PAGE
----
Take Five

By George Rose

May 26, 2009

The poor maid is getting it from all sides.

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Despite the known ending to the film (the title sort of gives that away), it only failed to meet my expectations with regards to profits. The shallow revenue seemed shocking due to the absurd and inexplicable gross of Streep's much less Oscar-worthy Mamma Mia! though I suppose it makes sense since the subject matter isn't really geared towards the family-holiday. My faith in the public (critics and ticket buyers alike) was restored when, despite the lack of mainstream appeal, the film was nominated for a bevy of acting awards (Streep for actress, Phillip Seymour Hoffman for actor, Amy Adams and Viola Davis for supporting actress). All were deserving and though the film was a bit awkward to watch with my more-religious-than-me mother, it was more than worth seeing nonetheless.

HBO's True Blood: Season One (2008)

Oh no, it looks like I broke a rule! Am I seriously recommending a season of television instead of a fifth movie? You betcha! Sometimes you have to break rules and go against the grain to be unique and stand out. Sometimes you have to be different than the other "critically acclaimed" critics and occasional recommend something unexpected. BOP itself is proof to that, since we discuss more than just films on the site as forms of entertainment, despite being self-proclaimed Box Office Prophets. In honor of this week's DVD/Blu-Ray release of True Blood, I offer it to you as my final suggestion for entertainment.


Yes, I know you barely have time to watch a two hour movie, let alone a 12-hour-long episode season of TV, but you will (hopefully) not regret taking my advice. Vampires are sexy. HBO knows sexy. Based on The Southern Vampire Mysteries by Charlaine Harris, and adapted for television by Alan Ball (of Six Feet Under fame, so the man knows death), the story follows Sookie Stackhouse (for which Anna Paquin won a Golden Globe) as a small town waitress who meets and falls in love with a gentle vampire named Bill (Stephen Moyer). Think Twilight (which I only saw because of True Blood) but for adults, with plenty of sex, mysterious murders and vampire-blood drugs to go around. Where Twilight is mostly teen-romance with a bit of action, True Blood raises the bar and brings philosophical questions to the adult-oriented table. Are vampires hunting humans or are we hunting them? What are the implications of having a society where vampires legally co-exist with human? Who has the right to tell us who we can love (vampire-loving humans are taunted as "fang-bangers") or what sub-culture of the mainstream we can be a part of? Inserting the ability for humans to drink vampire blood for drug-like consequences (I wasn't kidding) and a killer on the loose whose primary target seem to be these fang-bangers makes for a tough break between episodes.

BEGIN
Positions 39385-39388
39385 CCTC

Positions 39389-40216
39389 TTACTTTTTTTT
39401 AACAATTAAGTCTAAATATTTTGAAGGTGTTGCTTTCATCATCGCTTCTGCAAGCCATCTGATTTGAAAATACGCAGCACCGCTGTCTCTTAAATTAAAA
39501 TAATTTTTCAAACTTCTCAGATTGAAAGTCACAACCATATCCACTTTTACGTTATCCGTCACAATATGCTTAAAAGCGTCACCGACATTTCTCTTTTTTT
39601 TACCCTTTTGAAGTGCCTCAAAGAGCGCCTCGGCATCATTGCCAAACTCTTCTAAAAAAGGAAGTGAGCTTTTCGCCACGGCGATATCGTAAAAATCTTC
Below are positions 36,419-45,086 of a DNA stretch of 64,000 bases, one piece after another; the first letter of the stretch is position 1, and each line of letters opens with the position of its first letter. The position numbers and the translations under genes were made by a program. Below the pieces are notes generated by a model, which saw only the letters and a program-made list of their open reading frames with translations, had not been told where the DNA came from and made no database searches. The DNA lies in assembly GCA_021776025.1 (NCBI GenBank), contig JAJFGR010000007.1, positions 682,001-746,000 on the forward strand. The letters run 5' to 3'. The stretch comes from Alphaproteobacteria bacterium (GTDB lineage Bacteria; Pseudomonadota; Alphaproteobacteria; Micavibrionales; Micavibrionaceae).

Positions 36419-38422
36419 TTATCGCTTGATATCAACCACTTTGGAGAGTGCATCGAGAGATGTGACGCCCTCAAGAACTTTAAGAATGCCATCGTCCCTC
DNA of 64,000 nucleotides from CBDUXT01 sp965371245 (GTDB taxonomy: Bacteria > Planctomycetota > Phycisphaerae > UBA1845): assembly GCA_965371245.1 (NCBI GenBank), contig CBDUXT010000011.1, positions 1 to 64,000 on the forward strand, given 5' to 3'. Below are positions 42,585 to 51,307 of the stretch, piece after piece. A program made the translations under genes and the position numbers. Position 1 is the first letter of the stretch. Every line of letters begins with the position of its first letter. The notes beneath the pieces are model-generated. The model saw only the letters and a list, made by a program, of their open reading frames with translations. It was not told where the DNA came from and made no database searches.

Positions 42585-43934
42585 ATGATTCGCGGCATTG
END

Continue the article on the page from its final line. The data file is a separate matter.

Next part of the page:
Considering the length of the season, much discussion could be had around the show. There is far too much for this one portion of the article which may be a critic's reason for my "poor selection" (they won't be saying that after they watch the season). Given the DVD release and the upcoming June 14th Season Two premiere, I think the good outweighs the bad here. If nothing else, it will leave you with one final question for you to ask yourself as you part ways with this week's Take Five: are television shows really that different from movies? Yes, in many technical ways, but for the sake of entertainment the answer is no. I have seen the first season twice now (some episodes more) and would rather find the time to watch it again than watch Wolverine EVER again. Thanks to True Blood, my interests have fallen further away from the once beloved super-hero genre and closer to the blood-thirsty world of vampires. At least their lives are filled with exciting drama and not pointless action sequences. And if I need to justify my selection any more than I already have, here is one last excuse: I've already picked four films that satisfy my interest as a critic but have picked none to satisfy my selfish needs to market and promote things I like outside the ordinary. Is it so wrong to every now and then indulge in our darker side? True Blood says no. So what do YOU think?

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